before the occurrence of pregnancy to ensure proper management of the fetal risks. For renal
dysfunction patients, UFH is preferred.
To reduce the risks of warfarin embryopathy, women must be advised to perform regular
pregnancy tests by substituting with LMWH during the first six weeks of pregnancy. UFH
and LMWH have to substitute vitamin K antagonists before the achievement of pregnancy to
reduce risks of miscarriage but increase the cost of heparin therapy injections (James et al.,
2017). Warfarin embryopathy occurs due to exposure after six weeks of pregnancy.
Therefore, women on long-term Xa inhibitor therapy must be swapped with LMWH
immediately after confirmed pregnancy to minimize the embryopathy risks.
Atrial fibrillation is an electrical disease of the heart's upper chambers. It increases risks
for other disorders and risks of the heart, such as stroke. This makes the heart have many
heartbeats, up to hundreds every minute. which interfere with the contraction of the atria in
the plumbing of blood. In case the patient undergoes surgery, AF causes heart surgery
complications. If untreated, it causes hypertension which eventually may lead to more severe
and risky complications (Knight et al., 2019).
This leads to decreased plumbing blood, leading to a pool with the heart due to the
passive flow of blood. In some patients, it has no symptoms, while in others, there is a wide
range of symptoms. Like for the patient, there was an increased heartbeat, blood pressure, and
difficulty in breathing due to AF. It puts the patient at increased risk of exposure to extra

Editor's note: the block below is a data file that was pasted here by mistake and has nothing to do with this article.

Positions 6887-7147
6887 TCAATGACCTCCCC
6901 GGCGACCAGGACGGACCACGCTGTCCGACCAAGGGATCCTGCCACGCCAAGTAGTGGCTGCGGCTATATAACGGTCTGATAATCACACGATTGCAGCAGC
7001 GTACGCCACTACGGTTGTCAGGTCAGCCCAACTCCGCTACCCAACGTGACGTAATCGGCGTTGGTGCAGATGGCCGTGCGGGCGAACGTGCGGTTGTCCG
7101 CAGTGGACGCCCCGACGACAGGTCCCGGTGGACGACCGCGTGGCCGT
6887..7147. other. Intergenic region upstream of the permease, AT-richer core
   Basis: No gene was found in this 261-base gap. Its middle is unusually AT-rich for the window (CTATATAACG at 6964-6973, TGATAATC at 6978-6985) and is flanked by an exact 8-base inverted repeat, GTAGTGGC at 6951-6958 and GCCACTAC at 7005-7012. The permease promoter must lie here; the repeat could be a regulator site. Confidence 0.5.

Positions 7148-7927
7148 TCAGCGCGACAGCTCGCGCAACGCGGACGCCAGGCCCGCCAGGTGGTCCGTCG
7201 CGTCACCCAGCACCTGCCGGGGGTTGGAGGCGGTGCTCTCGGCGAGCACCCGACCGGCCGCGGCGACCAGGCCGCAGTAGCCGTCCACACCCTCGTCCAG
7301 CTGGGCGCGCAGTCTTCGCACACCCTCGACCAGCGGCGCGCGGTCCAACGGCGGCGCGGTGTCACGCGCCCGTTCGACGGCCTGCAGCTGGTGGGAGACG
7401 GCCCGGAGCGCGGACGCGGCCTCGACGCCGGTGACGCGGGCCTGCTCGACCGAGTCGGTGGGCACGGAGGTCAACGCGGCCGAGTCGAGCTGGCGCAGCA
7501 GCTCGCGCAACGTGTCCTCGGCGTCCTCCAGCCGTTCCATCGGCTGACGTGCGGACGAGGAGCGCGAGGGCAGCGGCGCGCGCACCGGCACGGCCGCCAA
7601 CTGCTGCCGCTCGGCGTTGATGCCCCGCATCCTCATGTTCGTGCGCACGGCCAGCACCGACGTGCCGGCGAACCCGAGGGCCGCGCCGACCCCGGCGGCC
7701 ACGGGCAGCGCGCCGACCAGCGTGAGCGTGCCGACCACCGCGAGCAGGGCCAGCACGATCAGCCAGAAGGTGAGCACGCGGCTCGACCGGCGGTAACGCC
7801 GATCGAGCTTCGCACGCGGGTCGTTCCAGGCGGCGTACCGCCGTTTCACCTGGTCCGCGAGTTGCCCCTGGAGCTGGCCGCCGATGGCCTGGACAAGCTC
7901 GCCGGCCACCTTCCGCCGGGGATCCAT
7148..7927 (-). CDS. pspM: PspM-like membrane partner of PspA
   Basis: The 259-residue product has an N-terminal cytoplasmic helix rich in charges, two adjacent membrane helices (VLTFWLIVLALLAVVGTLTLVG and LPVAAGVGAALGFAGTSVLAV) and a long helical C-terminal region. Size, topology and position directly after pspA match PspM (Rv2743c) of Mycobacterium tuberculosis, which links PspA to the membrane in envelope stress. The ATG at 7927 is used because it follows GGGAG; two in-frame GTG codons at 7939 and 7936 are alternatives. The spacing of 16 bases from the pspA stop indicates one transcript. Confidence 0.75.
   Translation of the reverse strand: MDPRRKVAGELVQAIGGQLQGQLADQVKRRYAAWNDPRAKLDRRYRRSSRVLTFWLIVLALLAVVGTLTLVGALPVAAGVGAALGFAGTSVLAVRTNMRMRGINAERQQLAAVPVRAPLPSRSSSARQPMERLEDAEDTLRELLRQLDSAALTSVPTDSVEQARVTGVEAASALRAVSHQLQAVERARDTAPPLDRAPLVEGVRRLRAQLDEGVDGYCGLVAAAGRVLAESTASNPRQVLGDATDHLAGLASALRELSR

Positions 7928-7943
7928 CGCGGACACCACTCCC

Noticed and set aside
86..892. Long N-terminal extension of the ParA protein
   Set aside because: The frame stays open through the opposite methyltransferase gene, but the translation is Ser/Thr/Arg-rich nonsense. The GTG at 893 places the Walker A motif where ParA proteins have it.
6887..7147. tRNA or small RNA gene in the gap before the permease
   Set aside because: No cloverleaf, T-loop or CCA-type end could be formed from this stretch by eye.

heart disorders and affected rhythm. It might resolve or be permanent depending on the
patient (Knight et al., 2019). Complications involve the early warnings of stroke, including
blurred vision and headaches, of which the risk increases with the increased age of the
patient. Other risks of AF are heart problems, high blood pressure, and diabetes of which
were reported from the patient's data.
To control the risks by lowering them, blood thinners and change of lifestyles such as
healthy weight, regular exercise, and low salt diet to reduce hypertension help a lot.
The leading cause of postmenopause osteoporosis is estrogen deficiency, the
primary cause of bone metabolic diseases. For treatment, hormone replacement therapy, HRT
is used to preserve the mineral density of the bones.STEAR treats symptoms of vasomotor,
osteoporosis, and vaginal atrophy as HRT. SERMs like bazedoxifene and raloxifene maintain
bone mineral density, therefore, reducing osteoarthritis fracture risks (Stavroglou et al.,
2020). Women above the age of 50 of aboriginal descent can be affected with
postmenopausal osteoporosis and fractures. The food and drug administration, FDA has
recommended HRT as the best treatment of osteoporosis based on evidence of data collected
on menopause communities. According to the recent view and recommendations from the
regulatory agencies, HRT usage has to be revised because evidence has shown that the
appropriate dose has to be individualized (Stavroglou et al., 2020). The risk-benefit approach
is only successful if the caregiver can discuss with the individual patients. Results have
shown more significant HRT results in the treatment and prevention of post and
perimenopausal osteoporosis through strong protective effects.
The result shows that the z score is 1.2 standard deviations below the mean of the average
population. This result shows that the aboriginal population has a high prevalence of Sandy's
problem. Osteoporosis is a skeletal disease that involves an increase of fracture risks and